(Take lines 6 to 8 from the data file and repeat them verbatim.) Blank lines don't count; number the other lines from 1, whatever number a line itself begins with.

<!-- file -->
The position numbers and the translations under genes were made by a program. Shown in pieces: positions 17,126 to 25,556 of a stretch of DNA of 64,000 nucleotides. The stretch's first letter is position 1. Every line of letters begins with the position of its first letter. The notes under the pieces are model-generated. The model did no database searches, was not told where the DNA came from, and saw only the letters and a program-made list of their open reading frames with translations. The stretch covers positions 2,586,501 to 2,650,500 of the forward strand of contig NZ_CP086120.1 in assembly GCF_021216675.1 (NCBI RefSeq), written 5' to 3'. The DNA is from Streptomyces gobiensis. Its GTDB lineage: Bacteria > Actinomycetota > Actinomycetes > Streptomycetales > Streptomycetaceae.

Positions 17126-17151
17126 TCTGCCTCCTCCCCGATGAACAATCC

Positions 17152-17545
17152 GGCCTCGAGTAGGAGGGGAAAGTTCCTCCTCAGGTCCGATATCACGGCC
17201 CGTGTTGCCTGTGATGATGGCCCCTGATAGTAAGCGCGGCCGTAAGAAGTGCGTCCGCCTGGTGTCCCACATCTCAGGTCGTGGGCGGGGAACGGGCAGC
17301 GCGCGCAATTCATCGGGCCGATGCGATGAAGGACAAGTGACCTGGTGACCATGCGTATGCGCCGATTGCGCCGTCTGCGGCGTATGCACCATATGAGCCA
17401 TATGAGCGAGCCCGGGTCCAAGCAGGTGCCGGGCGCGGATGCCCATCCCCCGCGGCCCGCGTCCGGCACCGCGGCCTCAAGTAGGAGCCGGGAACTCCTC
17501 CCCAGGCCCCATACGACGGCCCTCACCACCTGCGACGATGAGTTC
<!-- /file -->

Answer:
17201 CGTGTTGCCTGTGATGATGGCCCCTGATAGTAAGCGCGGCCGTAAGAAGTGCGTCCGCCTGGTGTCCCACATCTCAGGTCGTGGGCGGGGAACGGGCAGC
17301 GCGCGCAATTCATCGGGCCGATGCGATGAAGGACAAGTGACCTGGTGACCATGCGTATGCGCCGATTGCGCCGTCTGCGGCGTATGCACCATATGAGCCA
17401 TATGAGCGAGCCCGGGTCCAAGCAGGTGCCGGGCGCGGATGCCCATCCCCCGCGGCCCGCGTCCGGCACCGCGGCCTCAAGTAGGAGCCGGGAACTCCTC